Monday, 15 October 2018
The Police - Zenyatta Mondatta ( 1980)
Released October 1980
After two impressive, reggae-influenced, vaguely punky albums, The Police had caught on with more than just new wave fans and were now on the verge of briefly becoming the biggest bands around. They released copper-bottomed classic singles that their albums could never quite match, to be honest. Compared to albums from the same period from The Clash, The Jam or Elvis Costello this is definitely coming up second. This was their most successful of their five albums though. I do feel, though, that The Police's albums were always slightly lacking in something, that certain je ne sais quoi that raised them higher, to classic status. None of their albums are classics. They were often blighted by internal band problems - Sting's "writer's block", pressure of touring, the requirement to meet commercial demand for an album, the band members falling out. For those reasons, the albums feel a bit incomplete, with some filler, often instrumentals that sound like demo backing tracks.
Anyway, on to the songs. “Don’t Stand So Close To Me” is a now iconic, irresistibly catchy number about a teacher’s problems about the teenage pupil who has a crush on him. It is a great song, with a bit of wry humour on there from Sting’s experience as a teacher no doubt. “Driven To Tears” is classic Police white reggae, featuring a “Walking On The Moon”-style riff. The bassy reggae stylings are still there on the wordily-titled “When The World Is Running Down, You Make The Best Of What’s Still Around”. “Canary In A Coal Mine” has echoes of Talking Heads in its manic, frantically-strummed electric guitar riff.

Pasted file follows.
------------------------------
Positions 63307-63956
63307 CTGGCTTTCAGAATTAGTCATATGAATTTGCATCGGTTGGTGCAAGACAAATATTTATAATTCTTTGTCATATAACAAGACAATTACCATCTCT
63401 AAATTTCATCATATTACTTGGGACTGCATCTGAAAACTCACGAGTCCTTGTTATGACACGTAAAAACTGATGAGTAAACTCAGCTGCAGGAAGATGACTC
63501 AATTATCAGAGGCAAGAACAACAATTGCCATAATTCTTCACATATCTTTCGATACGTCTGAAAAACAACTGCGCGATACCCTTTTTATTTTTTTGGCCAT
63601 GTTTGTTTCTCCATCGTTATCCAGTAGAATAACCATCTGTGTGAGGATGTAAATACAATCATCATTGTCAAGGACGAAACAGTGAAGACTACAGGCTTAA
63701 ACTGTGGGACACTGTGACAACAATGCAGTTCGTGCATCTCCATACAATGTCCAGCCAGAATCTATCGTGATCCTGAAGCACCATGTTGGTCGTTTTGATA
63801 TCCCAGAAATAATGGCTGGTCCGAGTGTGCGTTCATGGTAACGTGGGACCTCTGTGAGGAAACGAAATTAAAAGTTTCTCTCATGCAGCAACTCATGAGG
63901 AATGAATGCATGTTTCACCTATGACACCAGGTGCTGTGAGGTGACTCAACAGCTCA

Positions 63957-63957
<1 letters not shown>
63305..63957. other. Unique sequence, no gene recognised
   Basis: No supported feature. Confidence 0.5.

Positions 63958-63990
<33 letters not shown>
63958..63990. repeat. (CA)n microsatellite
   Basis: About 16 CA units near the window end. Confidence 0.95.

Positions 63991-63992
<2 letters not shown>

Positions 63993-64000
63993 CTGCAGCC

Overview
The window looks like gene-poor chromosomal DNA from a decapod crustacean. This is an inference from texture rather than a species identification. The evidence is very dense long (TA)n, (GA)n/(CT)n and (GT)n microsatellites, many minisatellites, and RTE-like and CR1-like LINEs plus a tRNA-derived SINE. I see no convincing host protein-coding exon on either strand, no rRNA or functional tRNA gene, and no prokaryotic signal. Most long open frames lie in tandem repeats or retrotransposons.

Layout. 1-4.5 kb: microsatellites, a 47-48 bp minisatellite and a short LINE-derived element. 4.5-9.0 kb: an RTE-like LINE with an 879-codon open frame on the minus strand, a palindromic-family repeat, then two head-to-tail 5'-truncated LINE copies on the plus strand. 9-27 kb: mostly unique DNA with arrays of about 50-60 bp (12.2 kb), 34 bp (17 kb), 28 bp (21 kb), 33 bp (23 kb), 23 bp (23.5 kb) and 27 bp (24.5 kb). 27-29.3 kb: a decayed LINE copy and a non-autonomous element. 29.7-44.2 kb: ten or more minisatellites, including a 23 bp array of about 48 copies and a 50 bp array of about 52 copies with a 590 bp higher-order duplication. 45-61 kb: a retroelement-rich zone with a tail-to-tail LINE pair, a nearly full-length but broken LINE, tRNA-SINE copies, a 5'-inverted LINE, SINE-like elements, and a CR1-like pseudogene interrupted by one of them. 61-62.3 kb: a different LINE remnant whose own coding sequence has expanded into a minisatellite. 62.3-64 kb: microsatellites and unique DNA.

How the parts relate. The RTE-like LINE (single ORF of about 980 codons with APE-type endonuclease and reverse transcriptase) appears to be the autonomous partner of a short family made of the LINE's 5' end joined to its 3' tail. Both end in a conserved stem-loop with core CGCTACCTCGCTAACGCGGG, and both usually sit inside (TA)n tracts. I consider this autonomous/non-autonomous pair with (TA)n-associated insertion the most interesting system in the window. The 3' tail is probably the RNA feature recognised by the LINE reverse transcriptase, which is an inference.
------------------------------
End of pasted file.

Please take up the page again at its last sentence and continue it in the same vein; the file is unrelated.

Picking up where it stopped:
The semi-instrumental “Voices Inside My Head” has a huge, pumping drum, bass and guitar intro and some hints of African chanted vocals. It has a beefy, impressive sound but, as I alluded to earlier, I cannot help but feel that it sounds almost like an unfinished demo that never quite made it to being a full song. The Police put several tracks like this on their albums and it does give the impression that they were slightly short of material. That said, it still sounds good.
“Bombs Away” sees the band getting cyncically political. It is ok, but somehow doesn’t quite work for me. It has that typical Police rock sound (without the reggae). “De Do Do Do, De Da Da Da”, however, is another of those killer singles, a perfect example of a classic early eighties new wave hit single. “Behind My Camel” is another instrumental, but it is a good one. Sting, however, loathed it and refused to play on it. Andy Summers plays all the guitar bits. “Man In A Suitcase” is a typical upbeat piece of straight-up Police rock, while “Shadows In The Rain” is one of the album’s best cuts - a haunting, bassy white reggae thumper. Full of atmosphere. The final cut, “The Other Way Of Stopping” is, would you believe, another instrumental. The presence of these tracks considerably undermine the claims of those who say this is one of the greatest rock albums of its age. It hints at a paucity of tracks of the standard of some of the others to me. This album, like its predecessor, doesn't quite get there.
- October 15, 2018